Google’s Sundar Pichai has failed the ultimate leadership test

Unless you have been living under a rock, you must have heard about the Google Memo drama that the company is going through right now.

The memo, written by former Google employee James Damore in pseudo-troll fashion attempts to explain why 80 percent of Google’s tech employees are male.

It points to large cultural biases but also suggests a potential genetic component by illustrating some of the ways the distribution of qualities differs across male and female populations.

Now I have actually read the memo several times. This is very important because most of the critics who are responding to this memo clearly haven’t read it.

The author was extremely meticulous about the way in which he made his points and the use of supporting data.

And yes, I do understand that this memo has become something of a rorschach test – people seeing what they want to. You could see it as a sexist dog whistle and you could see it as thoughtful discourse – I get that.

While I am not going to discuss the conclusions of the memo itself here, I will say this – the sloppy manner in which Google CEO Sundar Pichai has handled this has exposed serious problems both in Google and the valley in general.

The firing of James Damore

Just a few days after Mr. Damore’s memo came to light, he was fired.

Google CEO Sundar Pichai had sent a note to employees that said portions of the memo “violate our Code of Conduct and cross the line by advancing harmful gender stereotypes in our workplace.” When Google representatives were asked about the dismissal, they referred to Pichai’s memo.

The quick firing of James Damore was absolutely the worst move Google could have made in a situation like this.

To understand why, you actually have to read the memo.

First of all, (once again) the author was meticulous about the points he made and they weren’t made flippantly or overtly disrespectfully.

Second, the author was careful to avoid drawing broad based conclusions but to basically throw out (in many cases) factually accurate data and start a conversation.

James Damore was fired because he wasn’t politically correct and “fake offended” Google and the PC valley’s sensibilities.

The hypocrisy of Google and the valley

The irony here is that most people skip over one of the reasons the memo was written in the first place.

“former Google employee James Damore in pseudo-troll fashion attempts to explain why 80 percent of Google’s tech employees are male

James Damore didn’t do that, Google and the valley did. While these companies in silicon valley talk the talk, you have to understand that they (in most cases) don’t walk the walk.

How do I know this? Oh maybe because I have lived in the bay area and worked in the valley before.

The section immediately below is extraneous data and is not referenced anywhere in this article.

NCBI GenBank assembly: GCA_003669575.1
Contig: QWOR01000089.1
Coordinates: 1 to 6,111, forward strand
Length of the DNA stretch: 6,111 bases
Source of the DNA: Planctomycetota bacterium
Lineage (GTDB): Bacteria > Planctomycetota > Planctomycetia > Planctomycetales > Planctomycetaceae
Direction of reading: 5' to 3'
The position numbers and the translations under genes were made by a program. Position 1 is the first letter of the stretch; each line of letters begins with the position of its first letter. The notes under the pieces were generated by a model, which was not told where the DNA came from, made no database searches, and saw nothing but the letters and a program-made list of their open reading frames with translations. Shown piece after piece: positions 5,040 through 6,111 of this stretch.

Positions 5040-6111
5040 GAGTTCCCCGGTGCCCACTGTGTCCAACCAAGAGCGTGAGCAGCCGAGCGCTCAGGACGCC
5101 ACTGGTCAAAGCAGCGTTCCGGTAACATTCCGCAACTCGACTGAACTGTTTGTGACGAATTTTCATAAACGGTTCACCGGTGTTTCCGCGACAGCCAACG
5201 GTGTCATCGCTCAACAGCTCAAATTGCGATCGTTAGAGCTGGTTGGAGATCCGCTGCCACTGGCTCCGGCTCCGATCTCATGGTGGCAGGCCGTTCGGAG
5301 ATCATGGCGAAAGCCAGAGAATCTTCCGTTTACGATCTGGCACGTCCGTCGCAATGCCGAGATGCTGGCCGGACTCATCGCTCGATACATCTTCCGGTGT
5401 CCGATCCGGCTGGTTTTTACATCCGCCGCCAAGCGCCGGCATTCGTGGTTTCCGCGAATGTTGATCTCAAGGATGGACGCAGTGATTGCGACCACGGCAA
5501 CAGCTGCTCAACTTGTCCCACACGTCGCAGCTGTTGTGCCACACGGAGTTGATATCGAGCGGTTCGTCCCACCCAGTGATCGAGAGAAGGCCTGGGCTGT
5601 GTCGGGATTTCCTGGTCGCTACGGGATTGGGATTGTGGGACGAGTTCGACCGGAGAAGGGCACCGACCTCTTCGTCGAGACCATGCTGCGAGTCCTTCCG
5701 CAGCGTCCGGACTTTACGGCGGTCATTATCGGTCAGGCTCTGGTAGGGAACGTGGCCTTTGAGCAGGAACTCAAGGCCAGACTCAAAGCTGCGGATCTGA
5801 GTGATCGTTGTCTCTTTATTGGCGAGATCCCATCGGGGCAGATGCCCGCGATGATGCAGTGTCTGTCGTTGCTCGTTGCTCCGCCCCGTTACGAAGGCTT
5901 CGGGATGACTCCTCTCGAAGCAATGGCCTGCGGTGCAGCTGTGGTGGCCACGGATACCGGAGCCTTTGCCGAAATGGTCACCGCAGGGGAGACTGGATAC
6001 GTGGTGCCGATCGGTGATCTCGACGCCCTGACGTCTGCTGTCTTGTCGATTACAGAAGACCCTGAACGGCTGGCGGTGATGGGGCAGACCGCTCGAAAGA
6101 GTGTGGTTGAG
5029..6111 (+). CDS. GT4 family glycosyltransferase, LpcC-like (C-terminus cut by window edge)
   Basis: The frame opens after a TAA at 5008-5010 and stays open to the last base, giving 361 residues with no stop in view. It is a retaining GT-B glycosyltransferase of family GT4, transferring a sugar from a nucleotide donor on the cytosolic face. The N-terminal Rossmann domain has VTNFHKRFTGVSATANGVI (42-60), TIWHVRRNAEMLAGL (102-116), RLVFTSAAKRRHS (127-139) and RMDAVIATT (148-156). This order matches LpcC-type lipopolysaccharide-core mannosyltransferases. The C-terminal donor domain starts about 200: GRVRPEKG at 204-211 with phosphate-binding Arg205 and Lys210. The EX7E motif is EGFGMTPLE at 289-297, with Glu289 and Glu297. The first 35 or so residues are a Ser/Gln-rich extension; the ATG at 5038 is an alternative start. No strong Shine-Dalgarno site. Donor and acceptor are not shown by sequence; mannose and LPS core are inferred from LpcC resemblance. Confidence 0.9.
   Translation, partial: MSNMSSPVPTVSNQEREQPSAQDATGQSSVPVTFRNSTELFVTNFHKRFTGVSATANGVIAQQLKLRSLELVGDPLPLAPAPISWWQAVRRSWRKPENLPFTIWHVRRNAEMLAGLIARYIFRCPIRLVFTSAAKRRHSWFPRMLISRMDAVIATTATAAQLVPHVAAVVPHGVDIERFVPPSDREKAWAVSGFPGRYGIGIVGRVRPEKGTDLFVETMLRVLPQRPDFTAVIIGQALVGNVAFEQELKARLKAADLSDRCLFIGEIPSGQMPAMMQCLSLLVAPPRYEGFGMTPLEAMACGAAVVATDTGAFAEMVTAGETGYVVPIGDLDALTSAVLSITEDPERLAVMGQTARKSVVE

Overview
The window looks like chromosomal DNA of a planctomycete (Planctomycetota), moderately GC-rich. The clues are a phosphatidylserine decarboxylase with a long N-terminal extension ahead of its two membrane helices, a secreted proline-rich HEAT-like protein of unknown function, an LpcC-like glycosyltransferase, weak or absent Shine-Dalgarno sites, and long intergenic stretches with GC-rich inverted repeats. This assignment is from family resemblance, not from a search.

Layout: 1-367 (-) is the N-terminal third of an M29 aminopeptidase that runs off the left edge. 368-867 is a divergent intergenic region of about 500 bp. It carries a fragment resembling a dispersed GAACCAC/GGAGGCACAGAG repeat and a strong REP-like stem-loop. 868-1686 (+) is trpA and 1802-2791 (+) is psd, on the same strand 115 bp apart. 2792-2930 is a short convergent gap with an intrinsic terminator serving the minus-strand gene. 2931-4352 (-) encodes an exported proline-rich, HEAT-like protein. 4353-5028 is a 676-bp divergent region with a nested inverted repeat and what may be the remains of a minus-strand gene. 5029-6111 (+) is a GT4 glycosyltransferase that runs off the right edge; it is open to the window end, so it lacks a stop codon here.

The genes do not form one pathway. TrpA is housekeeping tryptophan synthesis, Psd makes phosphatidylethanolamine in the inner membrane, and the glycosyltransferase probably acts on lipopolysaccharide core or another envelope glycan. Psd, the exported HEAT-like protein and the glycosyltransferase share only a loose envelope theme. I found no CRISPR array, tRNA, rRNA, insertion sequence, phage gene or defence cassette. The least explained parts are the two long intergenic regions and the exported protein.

The bay area is one of the most racist and sexist parts of the United States. The really sad part is that it is racist and sexist in large part organically. They really don’t do it on purpose.

The chai-latte drinking, Tesla driving, stock option and IPO loving group are quick to jump on the James Damores of the world but he’s not the problem, he just exposed a much bigger one.

You see Damore is like the uncle at the family reunion who wants to ask about a rape everyone else would rather not talk about. Yes Uncle Bucky isn’t the most sensitive and it’s probably not the right time and place for the discussion but the rape actually happened.

Unfortunately it’s always easier to shoot the messenger.

What should the Google CEO have done?

This memo was actually a massive opportunity for Google.

Their CEO had the perfect opportunity to make this a teachable moment. He should have held a townhall meeting with all executives and streamed it live to the internet.

  • He should have acknowledged the existence and popularity of the memo and then using facts, ideas and science-based thinking, presented Google’s counterpoints.
  • He should then have made it clear that while Google is open to ideas from all idealogical parts of the spectrum, this memo came dangerously close to crossing the line and explained what that line was and why.
  • He should also have acknowledged that sexism in Google and the valley was a real problem and then, point by point, outlined what Google was doing to change things.

The bottom line is, he should have faced this head on – like a strong leader.

Rather, he chose the cowards way out, huddling with lawyers and HR and choosing to shoot the messenger. Disappointing.

The bottom line

At a recent Alphabet shareholder meeting, a shareholder asked executives whether conservatives would feel welcome at the company. Apparently, executives disagreed with the idea that anyone wouldn’t.

“The company was founded under the principles of freedom of expression, diversity, inclusiveness and science-based thinking,” Alphabet Chairman Eric Schmidt said at the time. “You’ll also find that all of the other companies in our industry agree with us.”

This seems like total bullshit today.

Like it or not, with this firing, Google has made it abundantly clear that they only want to hear from employees who agree with their group think. What’s even worse is, they have shown that they don’t have the tools and capacity to thoughtfully deal with employees that don’t.

That is unfortunate.

P.S. This whole conversation is a conversation you should only partake in if you read the memo completely. To not do so and continue to opine anyway is just ignorant.

Leave a Comment Below

  • I couldn’t agree more! Well written! Unless you’re a lefty who loves Obama, Google doesn’t want to hear from you!

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